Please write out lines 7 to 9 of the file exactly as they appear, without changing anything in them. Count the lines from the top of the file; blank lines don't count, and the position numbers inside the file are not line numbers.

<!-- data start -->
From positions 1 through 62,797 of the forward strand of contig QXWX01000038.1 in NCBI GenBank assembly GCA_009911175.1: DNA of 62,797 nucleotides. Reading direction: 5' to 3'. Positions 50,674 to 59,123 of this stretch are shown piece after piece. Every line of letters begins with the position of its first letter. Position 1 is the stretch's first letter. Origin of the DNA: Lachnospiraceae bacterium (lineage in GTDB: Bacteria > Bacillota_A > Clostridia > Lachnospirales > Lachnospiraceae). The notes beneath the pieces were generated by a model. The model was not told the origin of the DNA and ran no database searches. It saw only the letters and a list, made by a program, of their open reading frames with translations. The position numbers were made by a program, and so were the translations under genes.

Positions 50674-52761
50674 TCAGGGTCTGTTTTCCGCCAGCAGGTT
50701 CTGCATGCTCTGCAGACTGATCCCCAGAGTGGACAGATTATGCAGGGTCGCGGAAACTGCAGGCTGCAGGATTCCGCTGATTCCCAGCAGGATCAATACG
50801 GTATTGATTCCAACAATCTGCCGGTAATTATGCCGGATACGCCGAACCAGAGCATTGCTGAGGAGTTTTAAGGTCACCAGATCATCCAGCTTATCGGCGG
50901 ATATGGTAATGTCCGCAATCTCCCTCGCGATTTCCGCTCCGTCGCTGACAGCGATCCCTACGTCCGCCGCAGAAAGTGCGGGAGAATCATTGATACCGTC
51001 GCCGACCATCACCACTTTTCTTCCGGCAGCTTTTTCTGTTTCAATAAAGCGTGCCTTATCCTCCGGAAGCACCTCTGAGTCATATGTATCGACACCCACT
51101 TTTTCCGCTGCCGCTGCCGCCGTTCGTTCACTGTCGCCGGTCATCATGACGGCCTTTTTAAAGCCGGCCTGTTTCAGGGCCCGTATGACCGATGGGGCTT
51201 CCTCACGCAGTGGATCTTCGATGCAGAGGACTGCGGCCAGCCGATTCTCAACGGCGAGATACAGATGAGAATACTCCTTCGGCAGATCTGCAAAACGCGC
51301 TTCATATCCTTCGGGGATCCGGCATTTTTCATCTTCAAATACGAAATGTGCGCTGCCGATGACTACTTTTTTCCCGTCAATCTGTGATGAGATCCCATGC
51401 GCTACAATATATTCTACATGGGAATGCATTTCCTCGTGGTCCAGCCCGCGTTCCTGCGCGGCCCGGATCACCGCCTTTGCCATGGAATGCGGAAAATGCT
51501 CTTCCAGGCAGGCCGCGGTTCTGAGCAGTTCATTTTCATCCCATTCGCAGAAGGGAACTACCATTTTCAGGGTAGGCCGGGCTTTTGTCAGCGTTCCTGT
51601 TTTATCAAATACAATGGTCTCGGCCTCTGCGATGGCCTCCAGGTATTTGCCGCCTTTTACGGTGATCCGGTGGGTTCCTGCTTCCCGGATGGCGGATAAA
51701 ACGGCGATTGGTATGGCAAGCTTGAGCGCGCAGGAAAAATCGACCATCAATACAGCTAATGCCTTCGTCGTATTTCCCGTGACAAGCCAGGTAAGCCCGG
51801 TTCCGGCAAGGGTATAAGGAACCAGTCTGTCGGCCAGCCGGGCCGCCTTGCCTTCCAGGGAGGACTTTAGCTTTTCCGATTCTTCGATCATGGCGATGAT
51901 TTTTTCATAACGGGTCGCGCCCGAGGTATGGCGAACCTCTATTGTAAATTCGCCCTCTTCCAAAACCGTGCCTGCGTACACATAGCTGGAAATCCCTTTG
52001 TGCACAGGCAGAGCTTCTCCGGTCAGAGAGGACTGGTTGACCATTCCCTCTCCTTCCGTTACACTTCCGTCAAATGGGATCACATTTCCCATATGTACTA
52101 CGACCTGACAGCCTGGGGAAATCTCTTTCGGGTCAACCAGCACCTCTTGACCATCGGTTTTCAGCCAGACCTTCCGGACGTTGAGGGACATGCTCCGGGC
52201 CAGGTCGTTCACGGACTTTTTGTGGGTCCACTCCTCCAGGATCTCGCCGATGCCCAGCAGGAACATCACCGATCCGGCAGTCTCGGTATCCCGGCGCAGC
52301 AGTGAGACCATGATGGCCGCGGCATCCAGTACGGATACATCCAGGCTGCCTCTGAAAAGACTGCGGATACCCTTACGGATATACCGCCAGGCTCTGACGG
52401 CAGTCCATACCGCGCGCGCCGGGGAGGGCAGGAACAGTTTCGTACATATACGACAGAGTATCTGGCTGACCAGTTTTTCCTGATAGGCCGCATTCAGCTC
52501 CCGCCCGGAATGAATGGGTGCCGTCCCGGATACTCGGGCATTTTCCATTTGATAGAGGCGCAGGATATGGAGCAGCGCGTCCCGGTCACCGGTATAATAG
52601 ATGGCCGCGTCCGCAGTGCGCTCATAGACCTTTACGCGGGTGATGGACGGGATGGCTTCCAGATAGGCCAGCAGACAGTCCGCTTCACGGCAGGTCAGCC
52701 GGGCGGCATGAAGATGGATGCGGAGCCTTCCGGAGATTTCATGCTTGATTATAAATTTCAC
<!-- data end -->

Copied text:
51001 GCCGACCATCACCACTTTTCTTCCGGCAGCTTTTTCTGTTTCAATAAAGCGTGCCTTATCCTCCGGAAGCACCTCTGAGTCATATGTATCGACACCCACT
51101 TTTTCCGCTGCCGCTGCCGCCGTTCGTTCACTGTCGCCGGTCATCATGACGGCCTTTTTAAAGCCGGCCTGTTTCAGGGCCCGTATGACCGATGGGGCTT
51201 CCTCACGCAGTGGATCTTCGATGCAGAGGACTGCGGCCAGCCGATTCTCAACGGCGAGATACAGATGAGAATACTCCTTCGGCAGATCTGCAAAACGCGC